Achillea filipendulina. The classic golden-flowered Yarrow is an old-world herb that grows to a height of 120cm (47") making it a focal plant in the middle or back of flower beds. Yarrow Achillea seeds yield brilliant yellow 15 cm (6") flowers that bloom from late June to September. This is a highly drought-resistant plant, so excellent for xeriscaping. Use it as a companion plant in the vegetable garden, too - its scent repels aphids, but attracts hoverflies, ladybugs and wasps that feed on common garden pests. Enzymes in the cells of this herb help to break compost down swiftly. Simply cut stalks down at the end of the season and breaking them into manageable pieces to be added whenever you top up the compost heap.
The scent of yarrow repels aphids, but their flowers attract hoverflies, lady beetles, and parasitoid wasps that prey on aphids and garden grubs. The leaves and stems of yarrow contain enzymes that break down rapidly, so it can be added to the compost raw or as a tea to accelerate the heap. Achillea is a hardy perennial also known as milfoil. Continue reading below for tips on how to grow yarrow from seed.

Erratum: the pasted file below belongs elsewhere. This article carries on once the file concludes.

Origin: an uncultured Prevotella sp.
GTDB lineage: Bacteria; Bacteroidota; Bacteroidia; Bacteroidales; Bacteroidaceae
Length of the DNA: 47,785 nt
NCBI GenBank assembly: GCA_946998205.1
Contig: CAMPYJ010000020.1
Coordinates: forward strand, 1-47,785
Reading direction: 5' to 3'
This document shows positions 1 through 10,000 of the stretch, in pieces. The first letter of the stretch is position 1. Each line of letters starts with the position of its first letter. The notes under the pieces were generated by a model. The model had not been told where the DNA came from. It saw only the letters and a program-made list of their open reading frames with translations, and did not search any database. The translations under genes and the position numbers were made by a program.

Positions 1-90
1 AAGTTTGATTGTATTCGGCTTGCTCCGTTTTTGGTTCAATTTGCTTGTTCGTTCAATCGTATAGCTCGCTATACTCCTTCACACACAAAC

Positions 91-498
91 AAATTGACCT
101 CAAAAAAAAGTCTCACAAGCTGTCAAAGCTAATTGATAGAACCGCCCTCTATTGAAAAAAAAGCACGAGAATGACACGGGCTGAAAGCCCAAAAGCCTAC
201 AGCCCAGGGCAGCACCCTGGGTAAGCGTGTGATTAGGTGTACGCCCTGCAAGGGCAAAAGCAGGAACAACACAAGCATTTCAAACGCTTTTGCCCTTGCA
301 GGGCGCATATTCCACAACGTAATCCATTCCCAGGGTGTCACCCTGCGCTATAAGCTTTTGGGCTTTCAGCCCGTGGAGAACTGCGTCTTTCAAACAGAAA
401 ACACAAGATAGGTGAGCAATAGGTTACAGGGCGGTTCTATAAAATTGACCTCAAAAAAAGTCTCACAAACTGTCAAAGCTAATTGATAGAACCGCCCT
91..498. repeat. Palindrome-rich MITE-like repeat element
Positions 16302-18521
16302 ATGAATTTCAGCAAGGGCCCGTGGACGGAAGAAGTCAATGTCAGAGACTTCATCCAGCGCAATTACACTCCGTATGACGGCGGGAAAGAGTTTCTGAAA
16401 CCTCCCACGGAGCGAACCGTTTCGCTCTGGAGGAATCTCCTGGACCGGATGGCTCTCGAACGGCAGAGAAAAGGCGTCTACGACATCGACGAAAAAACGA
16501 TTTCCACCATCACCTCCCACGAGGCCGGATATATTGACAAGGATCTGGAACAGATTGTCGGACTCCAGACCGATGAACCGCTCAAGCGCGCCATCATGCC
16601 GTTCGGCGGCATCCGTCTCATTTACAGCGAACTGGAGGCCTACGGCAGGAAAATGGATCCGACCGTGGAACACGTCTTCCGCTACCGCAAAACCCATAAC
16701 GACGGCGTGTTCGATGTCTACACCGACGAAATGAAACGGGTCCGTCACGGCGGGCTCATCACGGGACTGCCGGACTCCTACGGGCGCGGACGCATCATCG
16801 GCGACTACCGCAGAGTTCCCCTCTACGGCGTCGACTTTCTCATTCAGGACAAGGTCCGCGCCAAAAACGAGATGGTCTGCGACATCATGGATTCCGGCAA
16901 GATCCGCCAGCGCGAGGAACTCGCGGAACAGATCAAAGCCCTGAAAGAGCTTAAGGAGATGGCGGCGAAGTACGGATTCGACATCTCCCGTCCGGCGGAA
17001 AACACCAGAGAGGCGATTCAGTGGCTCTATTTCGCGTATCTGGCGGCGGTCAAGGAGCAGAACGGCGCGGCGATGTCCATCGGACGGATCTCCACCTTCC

Season & Zone
Exposure: Full sun
Zone: A. filipendulina is hardy to Zone 3. A. millefolium is hardy to Zone 4.
Sow indoors 8-10 weeks before planting out after the last frost date. Transplant or direct sow in early spring or early autumn. Optimal soil temperature for germination: 15-18°C (60-65°F). Seeds can take 10 to as long as 100 days to sprout, so be patient. Bottom heat speeds germination.
Sow on the surface of the soil, under bright lights if starting indoors. Transplants can go out while the soil is still cool and there is still some risk of light frost. Space transplants at 30-60cm (12-24″) apart.
Yarrow is a tough plant that is suitable for xeriscaping, and it will adapt to pretty much any soil. For best results, grow in a loamy, well drained soil with a pH of 5.5 to 7.0. Divide plants every 3-4 years. Cut plants to ground level in autumn.